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1. The Divine Comedy by Dante Alighieri (1321). Dante’s poetic trilogy traces the journey of a man’s soul from darkness (The Inferno) to the revelation of divine light (Paradiso) while providing commentary and gossip about the politics and prominent families of Florence. Led in his pilgrimage through the underworld and purgatory by the Greek poet, Virgil, Dante is escorted into paradise by his early beloved, Beatrice, while learning that, in order to ascend, he must be transformed.
2. Crime and Punishment by Fyodor Dostoevsky (1866). In the peak heat of a St. Petersburg summer, an erstwhile university student, Raskolnikov, commits literature’s most famous fictional crime, bludgeoning a pawnbroker and her sister with an axe. What follows is a psychological chess match between Raskolnikov and a wily detective that moves toward a form of redemption for our antihero. Relentlessly philosophical and psychological, Crime and Punishment tackles freedom and strength, suffering and madness, illness and fate, and the pressures of the modern urban world on the soul, while asking if “great men” have license to forge their own moral codes.
3. Pale Fire by Vladimir Nabokov (1962). “It is the commentator who has the last word,” claims Charles Kinbote in this novel masquerading as literary criticism. The text of the book includes a 999-line poem by the murdered American poet John Shade and a line-by-line commentary by Kinbote, a scholar from the country of Zembla. Nabokov even provides an index to this playful, provocative story of poetry, interpretation, identity, and madness, which is full to bursting with allusions, tricks, and the author’s inimitable wordplay.
4. Clarissa by Samuel Richardson (1747–48). This long epistolary novel —full of sexual tension, violence, and psychic conflict —tells the tale of the virtuous Clarissa Harlowe and her rakish suitor, Robert Lovelace. Disowned by her family, confined in a brothel and raped, Clarissa pays a high price for her morality. Yet she accepts her fate with a moving acceptance in this landmark of English realistic fiction.
5. Mrs. Dalloway by Virginia Woolf (1925). This masterpiece of concision and interior monologue recounts events in the life of Clarissa Dalloway, a delicate, upper-class London wife and mother, as she prepares for a party at her home on a single day in June 1923. In a parallel subsidiary plot, a shell-shocked World War I veteran Clarissa encounters spirals into suicide rather than submit to soul-stealing experimental psycho therapy. The novel explores questions of time, memory, love, class, and life choices through Woolf’s intricate melding of points of view and powerful use of flashback.
6. The Decameron by Giovanni Boccaccio (1351–53). The Big Chill meets the Black Death when a group of seven women and three men leave Florence to escape the plague of 1348. To entertain themselves, they tell stories according to topics selected by that day’s appointed “king” or “queen.” Like the plague, the hundred tales, mostly of love and deceit, leave no strata of society unscathed, and many of them are delightfully bawdy and irreverent. Have you heard the one about the monk who seduced a woman by claiming to be the angel Gabriel?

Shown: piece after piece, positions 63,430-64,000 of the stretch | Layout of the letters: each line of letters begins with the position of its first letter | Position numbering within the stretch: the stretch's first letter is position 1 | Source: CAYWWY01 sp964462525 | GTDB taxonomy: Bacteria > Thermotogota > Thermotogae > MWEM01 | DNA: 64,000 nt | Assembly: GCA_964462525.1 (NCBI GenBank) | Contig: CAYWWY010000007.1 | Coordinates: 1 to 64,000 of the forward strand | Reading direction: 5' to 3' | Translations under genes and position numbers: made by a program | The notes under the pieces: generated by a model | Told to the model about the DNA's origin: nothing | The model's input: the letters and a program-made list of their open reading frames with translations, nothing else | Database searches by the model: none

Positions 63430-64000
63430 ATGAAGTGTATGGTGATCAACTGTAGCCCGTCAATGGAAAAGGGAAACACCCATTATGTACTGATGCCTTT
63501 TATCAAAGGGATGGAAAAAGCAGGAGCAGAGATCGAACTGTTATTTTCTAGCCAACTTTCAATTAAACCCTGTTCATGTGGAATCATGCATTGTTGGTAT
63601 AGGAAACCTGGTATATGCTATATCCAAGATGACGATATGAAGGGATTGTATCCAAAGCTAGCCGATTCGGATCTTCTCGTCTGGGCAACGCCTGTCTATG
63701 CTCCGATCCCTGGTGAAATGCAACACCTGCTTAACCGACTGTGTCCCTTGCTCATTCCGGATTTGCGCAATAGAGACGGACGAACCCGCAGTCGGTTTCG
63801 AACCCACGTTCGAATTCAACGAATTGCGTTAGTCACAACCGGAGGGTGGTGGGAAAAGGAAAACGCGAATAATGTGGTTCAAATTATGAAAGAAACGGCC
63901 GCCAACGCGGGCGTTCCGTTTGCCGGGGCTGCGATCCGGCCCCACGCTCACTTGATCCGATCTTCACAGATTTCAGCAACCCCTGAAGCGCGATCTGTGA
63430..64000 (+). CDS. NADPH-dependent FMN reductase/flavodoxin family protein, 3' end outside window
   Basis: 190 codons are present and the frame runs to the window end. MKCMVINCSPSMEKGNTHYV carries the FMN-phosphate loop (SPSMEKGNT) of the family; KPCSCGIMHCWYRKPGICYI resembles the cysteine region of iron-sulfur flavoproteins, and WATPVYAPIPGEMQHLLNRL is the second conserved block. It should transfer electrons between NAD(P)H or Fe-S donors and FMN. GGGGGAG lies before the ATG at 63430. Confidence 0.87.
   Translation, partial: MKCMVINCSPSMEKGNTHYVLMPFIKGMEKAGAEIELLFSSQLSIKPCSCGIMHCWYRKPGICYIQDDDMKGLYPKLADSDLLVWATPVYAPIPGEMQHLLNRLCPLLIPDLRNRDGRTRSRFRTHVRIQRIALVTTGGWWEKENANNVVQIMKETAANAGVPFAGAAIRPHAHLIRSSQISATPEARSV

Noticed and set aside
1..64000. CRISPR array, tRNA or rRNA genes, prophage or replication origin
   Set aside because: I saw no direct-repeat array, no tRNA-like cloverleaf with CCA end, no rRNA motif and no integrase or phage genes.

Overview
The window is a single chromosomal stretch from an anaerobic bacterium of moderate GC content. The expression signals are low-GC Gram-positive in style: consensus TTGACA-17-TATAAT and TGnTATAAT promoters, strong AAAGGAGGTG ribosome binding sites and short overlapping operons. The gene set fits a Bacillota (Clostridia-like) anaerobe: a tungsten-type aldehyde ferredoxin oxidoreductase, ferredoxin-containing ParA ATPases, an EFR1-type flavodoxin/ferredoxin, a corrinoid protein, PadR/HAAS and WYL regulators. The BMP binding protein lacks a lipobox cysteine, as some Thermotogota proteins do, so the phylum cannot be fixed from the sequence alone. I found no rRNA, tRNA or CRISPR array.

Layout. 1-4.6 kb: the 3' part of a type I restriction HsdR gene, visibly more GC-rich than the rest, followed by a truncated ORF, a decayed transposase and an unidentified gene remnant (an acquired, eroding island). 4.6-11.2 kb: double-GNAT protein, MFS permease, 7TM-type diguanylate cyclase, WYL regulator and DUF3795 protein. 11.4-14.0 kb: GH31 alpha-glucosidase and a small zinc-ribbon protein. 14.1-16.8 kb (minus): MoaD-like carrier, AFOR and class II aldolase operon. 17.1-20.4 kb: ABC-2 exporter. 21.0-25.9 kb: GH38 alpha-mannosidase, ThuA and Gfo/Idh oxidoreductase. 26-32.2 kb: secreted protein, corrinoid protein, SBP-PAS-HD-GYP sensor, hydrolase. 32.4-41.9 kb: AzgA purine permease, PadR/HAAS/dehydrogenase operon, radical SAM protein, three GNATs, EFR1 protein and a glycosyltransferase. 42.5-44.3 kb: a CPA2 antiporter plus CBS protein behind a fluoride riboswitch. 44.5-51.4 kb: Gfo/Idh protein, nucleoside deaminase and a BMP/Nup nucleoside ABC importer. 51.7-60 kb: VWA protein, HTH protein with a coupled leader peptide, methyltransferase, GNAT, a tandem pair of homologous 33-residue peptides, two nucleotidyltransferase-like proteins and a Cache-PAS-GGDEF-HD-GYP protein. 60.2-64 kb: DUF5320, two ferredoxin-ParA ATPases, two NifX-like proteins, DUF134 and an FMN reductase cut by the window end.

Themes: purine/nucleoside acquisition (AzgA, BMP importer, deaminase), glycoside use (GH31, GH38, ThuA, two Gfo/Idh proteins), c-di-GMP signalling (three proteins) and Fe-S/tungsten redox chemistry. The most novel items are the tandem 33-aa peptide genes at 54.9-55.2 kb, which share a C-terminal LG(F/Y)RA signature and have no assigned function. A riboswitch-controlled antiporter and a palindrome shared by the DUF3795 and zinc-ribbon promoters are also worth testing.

7. Hedda Gabler by Henrik Ibsen (1890). Like Anna Karenina and Emma Bovary, Hedda Gabler is trapped in a loveless marriage, which she entered into for security and cannot leave for fear of scandal. Though she is “crowing for life,” societal norms constrict her, making Hedda a manipulative and frustrated woman. The appearance of her former lover —a brilliant, debaucherous writer —unspools a string of betrayals that end in death in this feminist play that showcases Ibsen’s ability to dramatize the burning social issues of his day.
8. The Great Gatsby by F. Scott Fitzgerald (1925). Perhaps the most searching fable of the American Dream ever written, this glittering novel of the Jazz Age paints an unforgettable portrait of its day — the flappers, the bootleg gin, the careless, giddy wealth. Self-made millionaire Jay Gatsby, determined to win back the heart of the girl he loved and lost, emerges as an emblem for romantic yearning, and the novel’s narrator, Nick Carroway, brilliantly illuminates the post–World War I end to American innocence.
9. The Wind-Up Bird Chronicle by Haruki Murakami (1994). A cross between Dante’s Inferno, Through the Looking Glass, and Catch-22, this novel depicts the bizarre and often inexplicable journey of Japanese Everyman Toru Okada, whose missing cat prompts the disappearance of his wife, encounters with psychics and call girls, days huddled in meditation at the bottom of a well, and the breathtakingly graphic depiction of a man being skinned alive.
10. A Heart So White by Javier Marías (1994). Juan knows only this about his shady, twice-widowed father: before marrying Juan’s mother, he had wed her older sister, who committed suicide shortly after the ceremony. As Juan’s new wife becomes his father’s confessor, eliciting troubling truths, his own experiences begin to mirror those of his father in this Spanish novel that recalls the work of Henry James, Marcel Proust, and Thomas Bernhard.